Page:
[1]         Communication of the Commission to the European Parliament, Council, Economic and Social Committee, and Committee of the Regions : Energy prices and costs in Europe






[7]                Regulation 1907/2006/EC on the Registration, Evaluation, Authorisation and Restriction of Chemicals (REACH)


[9]               p.m to add reference when available

[10]             Estimates for OECD Europe from International Energy Agency (IEA) Golden Rules 2012. Estimates vary depending on sources. See also "Unconventional gas: potential energy market impacts in the European Union", JRC 2012.

[11]             IEA 2012

[12]             IEA 2012, Unconventional gas production in Europe in 2035 is reported at 27% of  285 bcm, hence 77 bcm. At the same date, Europe is reported to consume 692 bcm of gas.  Hence, European unconventional gas production would represent some 11% of its gas consumption in a best case scenario. Applied to the projected share of gas in the energy mix of at most 30% (IEA), unconventional gas would therefore represent some 3% of the EU energy mix in 2030.

[13]             IEA 2012  AEA 2012 study "Climate impact of potential shale gas production in the EU" commissioned by the Directorate-General for Climate Action of the European Commission, based on a hypothetical case study using US primary data and a 100 year global warming potential of methane. The study stresses the need to collect further data.

[14]             IEA 2012

[15]             When assessed on a per unit of energy produced, this is 2000 to 10 000 times more than conventional gas, IEA Golden Rules report, 2012. Water consumption per shale gas well varies depending on geological specificities but typically amounts on average to about 15 000 m3 per well.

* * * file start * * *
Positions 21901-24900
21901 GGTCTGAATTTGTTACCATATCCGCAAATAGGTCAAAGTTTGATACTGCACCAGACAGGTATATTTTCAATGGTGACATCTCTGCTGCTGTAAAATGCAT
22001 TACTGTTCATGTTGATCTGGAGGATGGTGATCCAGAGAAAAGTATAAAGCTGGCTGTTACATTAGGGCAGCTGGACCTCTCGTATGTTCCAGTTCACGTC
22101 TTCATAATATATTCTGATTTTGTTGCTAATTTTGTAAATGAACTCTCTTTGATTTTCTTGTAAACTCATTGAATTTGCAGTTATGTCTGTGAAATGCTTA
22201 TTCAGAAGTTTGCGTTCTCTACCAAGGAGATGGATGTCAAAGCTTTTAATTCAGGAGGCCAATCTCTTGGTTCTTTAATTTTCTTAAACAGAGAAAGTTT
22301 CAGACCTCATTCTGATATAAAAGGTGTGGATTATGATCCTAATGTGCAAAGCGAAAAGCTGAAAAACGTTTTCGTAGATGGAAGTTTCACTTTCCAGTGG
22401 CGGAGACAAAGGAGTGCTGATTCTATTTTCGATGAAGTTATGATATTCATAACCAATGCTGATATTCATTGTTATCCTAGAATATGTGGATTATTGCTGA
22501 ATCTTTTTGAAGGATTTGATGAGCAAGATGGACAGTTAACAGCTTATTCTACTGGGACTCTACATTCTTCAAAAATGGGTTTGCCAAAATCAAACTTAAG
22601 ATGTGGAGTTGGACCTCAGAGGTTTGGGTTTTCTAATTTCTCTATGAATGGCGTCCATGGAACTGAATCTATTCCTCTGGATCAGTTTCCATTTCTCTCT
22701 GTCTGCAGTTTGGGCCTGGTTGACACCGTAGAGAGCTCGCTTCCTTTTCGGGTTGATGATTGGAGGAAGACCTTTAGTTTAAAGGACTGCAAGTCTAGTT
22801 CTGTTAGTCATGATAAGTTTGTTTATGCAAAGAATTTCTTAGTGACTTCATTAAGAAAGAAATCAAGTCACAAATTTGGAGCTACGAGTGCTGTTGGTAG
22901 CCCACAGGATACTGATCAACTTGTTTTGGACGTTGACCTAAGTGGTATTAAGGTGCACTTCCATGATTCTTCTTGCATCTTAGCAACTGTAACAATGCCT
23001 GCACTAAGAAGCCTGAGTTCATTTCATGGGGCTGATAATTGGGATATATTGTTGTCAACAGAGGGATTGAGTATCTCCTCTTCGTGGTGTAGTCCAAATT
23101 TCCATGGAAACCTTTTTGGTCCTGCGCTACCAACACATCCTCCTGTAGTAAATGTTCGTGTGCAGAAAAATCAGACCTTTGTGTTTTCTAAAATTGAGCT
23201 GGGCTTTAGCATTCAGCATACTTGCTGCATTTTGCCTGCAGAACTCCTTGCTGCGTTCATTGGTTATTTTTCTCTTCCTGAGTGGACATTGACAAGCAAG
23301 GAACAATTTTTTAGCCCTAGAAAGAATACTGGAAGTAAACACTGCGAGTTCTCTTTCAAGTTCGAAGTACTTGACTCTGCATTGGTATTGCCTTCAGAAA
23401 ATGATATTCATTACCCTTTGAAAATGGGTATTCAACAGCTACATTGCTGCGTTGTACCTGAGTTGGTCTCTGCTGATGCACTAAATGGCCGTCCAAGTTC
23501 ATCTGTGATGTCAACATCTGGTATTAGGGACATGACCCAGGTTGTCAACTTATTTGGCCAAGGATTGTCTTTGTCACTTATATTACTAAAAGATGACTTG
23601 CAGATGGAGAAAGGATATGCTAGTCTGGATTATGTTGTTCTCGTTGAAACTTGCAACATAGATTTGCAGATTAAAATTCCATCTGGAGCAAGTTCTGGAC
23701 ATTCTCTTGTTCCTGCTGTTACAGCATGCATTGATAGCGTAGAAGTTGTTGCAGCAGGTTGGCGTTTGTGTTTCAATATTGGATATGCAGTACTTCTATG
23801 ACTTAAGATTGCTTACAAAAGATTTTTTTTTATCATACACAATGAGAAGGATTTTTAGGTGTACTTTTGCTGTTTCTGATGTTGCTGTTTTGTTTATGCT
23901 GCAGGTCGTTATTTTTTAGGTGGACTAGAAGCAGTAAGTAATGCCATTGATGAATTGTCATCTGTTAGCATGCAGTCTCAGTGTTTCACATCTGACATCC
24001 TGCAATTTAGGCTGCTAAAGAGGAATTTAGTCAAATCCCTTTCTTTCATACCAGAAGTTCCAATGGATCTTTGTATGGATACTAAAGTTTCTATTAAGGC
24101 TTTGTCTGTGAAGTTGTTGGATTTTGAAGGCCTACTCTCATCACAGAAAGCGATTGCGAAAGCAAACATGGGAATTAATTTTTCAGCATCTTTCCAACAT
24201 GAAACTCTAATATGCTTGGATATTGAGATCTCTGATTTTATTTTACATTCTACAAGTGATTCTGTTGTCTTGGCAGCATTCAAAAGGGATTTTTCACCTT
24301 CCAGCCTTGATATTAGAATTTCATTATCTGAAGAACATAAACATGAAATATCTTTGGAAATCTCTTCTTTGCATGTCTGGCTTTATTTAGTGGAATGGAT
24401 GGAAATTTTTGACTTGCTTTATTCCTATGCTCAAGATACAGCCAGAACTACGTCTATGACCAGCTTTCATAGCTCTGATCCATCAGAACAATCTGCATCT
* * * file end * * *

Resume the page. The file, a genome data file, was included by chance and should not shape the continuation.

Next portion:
[16]             E.g  of water, chemicals, sand for hydraulic fracturing  and wastewater resulting thereof.

[17]         Assessment of health impacts is only starting, due to the novelty of the practice at the current scale. However, main concerns relate to the direct impacts in terms of air emissions and indirect impacts in terms of potential water pollution by chemicals, some being recognised as carcinogens. Water contamination can in turn lead to contamination of live animals, food and feed. Worksite health hazards include silica hazards, handling of chemicals, exposure to diesel particulate and exhaust gases from equipment as well as high noise levels.

[18]             Unweighted rate, rising to about 80 % in the weighted case.

[19]        Over a hundred of parliamentary questions and letters, more than 3800 e-mails and more than ten petitions were received by the Commission, some of which signed by some 15 000 citizens.

[20]             According to the Flash Euro-barometer survey conducted on the basis of interviews of over 25 000 European citizens in September 2012, three quarters of the respondents would be concerned if a shale gas project were to be located in their neighbourhood, with 40% being very concerned.

[21]             E.g. International Energy Agency Golden rules report 2012; US Department of Energy 90 days report

[22]             Public acceptance was among the three main challenges identified by respondents in the EC public consultation.

[23]             E.g JRC IET workshop on shale gas, March 2013

[24]             See section 3.2 of the Impact assessment [insert ref when available]. The applicable legislation includes the EIA Directive, Mining Waste Directive, Water Framework Directive, REACH, Biocidal Products Directive, Seveso II and III (under certain conditions), Habitats and Birds Directives and Environmental Liability Directive (for activities listed under Annex III).